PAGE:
The network-centric warfare operations of the Indian Air Force (IAF) are ready to get a boost as India’s indigenous development of a compact Airborne Early Warning Control System (AEW CS) will witness its first flight test on the Embraer aircraft. The homegrown AEW CS is being developed by the DRDO lab called Centre for Air Borne Systems (CABS) will be integrated into modified Embraer aircraft (EMB145 I). The maiden flight of the EMB145 I is scheduled in Brazil in December first week this year.
CABS, the Bangalore-based DRDO lab has been developing the systems to turn the Embraer-145 I into a lethal aircraft capable of deterring any potential threats. The Indian Air Force (IAF) will receive three such platforms and the integration of the systems is underway at the DRDO lab. The development of the indigenous AEW CS by India will put India in the list of countries with homegrown airborne early warning systems.
With the addition of the AEW CS, the modified EMB-145 I will become powerful platform carrying mission systems, radar, communication units and electronic warfare systems. Besides increasing network-centric warfare capabilities, it will perform a host of surveillance duties including the tracking of aircraft, UAVS and even detection of radar signals. It will be a multi-sensor platform wherein the radars will detect and identify targets as friends or foes and the electronics support measures provide details of hostile emitters
The new EMB-145 I platform will have the ability to scan up to 400 kilometres, operate with a maximum crew of 12 and can fly non-stop for 10-12 hours with mid-air-refueling. . Besides the communication support measures to assess signals and the self-protection system that will give warnings regarding enemy radars and missiles, the advanced data links help interoperate with friendly fighters, other AEW CS aircraft and air defence systems on the ground.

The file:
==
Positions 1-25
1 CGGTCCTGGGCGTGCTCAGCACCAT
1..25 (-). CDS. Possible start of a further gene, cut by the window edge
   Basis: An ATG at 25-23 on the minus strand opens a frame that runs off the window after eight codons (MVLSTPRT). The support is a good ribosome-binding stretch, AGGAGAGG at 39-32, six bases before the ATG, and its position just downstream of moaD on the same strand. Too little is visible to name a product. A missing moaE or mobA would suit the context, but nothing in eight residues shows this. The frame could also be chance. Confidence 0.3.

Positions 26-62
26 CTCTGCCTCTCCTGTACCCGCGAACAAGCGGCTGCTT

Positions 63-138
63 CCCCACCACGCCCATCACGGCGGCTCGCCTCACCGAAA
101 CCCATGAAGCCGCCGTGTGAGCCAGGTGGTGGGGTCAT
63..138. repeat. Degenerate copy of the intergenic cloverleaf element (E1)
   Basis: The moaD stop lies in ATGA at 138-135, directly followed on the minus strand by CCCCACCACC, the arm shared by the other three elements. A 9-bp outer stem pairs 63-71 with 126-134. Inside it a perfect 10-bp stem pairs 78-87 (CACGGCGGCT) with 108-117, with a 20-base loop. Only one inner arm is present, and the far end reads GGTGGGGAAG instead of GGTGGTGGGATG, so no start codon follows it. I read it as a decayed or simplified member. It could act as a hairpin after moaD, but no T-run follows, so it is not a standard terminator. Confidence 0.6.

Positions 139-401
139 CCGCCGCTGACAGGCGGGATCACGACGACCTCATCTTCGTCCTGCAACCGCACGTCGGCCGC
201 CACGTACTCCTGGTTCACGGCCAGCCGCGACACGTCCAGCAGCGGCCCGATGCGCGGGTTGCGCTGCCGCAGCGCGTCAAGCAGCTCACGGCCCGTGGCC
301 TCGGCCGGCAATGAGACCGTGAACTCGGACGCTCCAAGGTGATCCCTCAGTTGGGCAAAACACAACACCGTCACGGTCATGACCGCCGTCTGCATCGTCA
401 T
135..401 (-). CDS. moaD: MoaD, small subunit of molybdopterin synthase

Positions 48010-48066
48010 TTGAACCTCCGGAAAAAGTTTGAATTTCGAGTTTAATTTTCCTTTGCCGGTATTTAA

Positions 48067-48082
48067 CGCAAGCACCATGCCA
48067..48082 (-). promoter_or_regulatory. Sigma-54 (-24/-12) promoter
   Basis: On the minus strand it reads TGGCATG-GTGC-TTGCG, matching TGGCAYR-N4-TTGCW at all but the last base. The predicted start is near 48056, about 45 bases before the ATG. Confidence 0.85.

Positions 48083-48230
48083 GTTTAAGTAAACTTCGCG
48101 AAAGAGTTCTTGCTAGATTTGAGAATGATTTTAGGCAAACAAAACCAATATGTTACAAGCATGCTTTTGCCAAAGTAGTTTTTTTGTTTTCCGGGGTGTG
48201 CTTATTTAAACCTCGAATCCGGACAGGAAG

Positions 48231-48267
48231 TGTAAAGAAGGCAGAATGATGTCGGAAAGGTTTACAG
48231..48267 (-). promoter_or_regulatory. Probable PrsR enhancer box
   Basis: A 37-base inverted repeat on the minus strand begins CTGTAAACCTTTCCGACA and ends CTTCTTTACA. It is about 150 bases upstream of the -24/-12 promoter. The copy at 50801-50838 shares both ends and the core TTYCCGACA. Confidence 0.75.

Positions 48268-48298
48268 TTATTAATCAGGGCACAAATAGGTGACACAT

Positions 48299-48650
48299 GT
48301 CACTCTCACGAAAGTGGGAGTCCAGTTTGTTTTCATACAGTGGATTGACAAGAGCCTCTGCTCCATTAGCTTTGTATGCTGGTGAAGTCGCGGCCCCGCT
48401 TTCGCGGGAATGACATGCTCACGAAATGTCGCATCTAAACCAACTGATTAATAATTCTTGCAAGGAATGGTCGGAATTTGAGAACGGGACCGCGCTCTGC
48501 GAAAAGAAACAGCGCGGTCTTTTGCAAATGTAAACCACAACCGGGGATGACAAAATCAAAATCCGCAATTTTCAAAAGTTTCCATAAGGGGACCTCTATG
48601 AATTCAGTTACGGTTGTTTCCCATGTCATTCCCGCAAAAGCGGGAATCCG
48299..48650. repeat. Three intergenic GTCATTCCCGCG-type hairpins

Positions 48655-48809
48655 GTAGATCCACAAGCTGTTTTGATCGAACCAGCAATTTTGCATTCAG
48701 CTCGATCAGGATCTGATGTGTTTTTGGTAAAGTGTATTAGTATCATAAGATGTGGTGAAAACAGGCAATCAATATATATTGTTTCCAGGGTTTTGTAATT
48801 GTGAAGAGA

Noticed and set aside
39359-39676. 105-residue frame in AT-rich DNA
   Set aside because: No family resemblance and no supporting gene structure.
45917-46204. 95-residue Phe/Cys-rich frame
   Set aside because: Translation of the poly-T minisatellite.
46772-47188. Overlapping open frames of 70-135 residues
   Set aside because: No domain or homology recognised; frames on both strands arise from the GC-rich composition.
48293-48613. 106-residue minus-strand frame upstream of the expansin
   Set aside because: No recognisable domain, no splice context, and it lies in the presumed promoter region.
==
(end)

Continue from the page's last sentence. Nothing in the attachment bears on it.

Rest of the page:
India and Brazil had signed an agreement in 2008 to modify the Embraer aircraft and to integrate the Active Array Antenna Unit (AAAU) on the aircraft's fuselage. The various sub-systems of the AEW&C Mission system will also be integrated into the modified aircraft by DRDO. The AEW&C system comprises many sub-systems like Radar and communication links that are being designed and developed by DRDO. Under this roughly $210 million deal, the Brazilian company will supply India 3 EMB-145s with the system mounted on them. The first aircraft will be in India by mid-2012, with the second and third expected by end 2012 and December 2013 respectively. According to sources, CABS will need at least six months to integrate the sub-systems after the first EMB-145 I arrives in India.
Meanwhile, Embraer is gearing for the maiden test flight of the EMB-145 I aircraft in December this year. A host of stringent safety measures are being undertaken by the Brazilians to make the flight a success. One of the tests on the aircraft is to either put it in steep dive or in a stall condition. In the stall condition, the speed of the aircraft will be decreased to such an extent that it will start plunging. . Hence, during the stall tests, the test pilots will have to respond fast and reverse the stall process to recover the aircraft flight. To reduce the speed of the fall, parachutes will be deployed to slow the speed, giving the pilot’s enough time to increase the throttle and bring the aircraft out of the dangerous dive process.
In addition to CABS, the AEW&CS programme is pursued by a core team comprising various DRDO laboratories, including Electronics and Radar Development Establishment (LRDE), Defence Avionics Research Establishment (DARE), Defence Electronics Research Laboratory (DLRL) and Defence Electronics Applications Laboratory (DEAL) with close participation of Indian Air Force.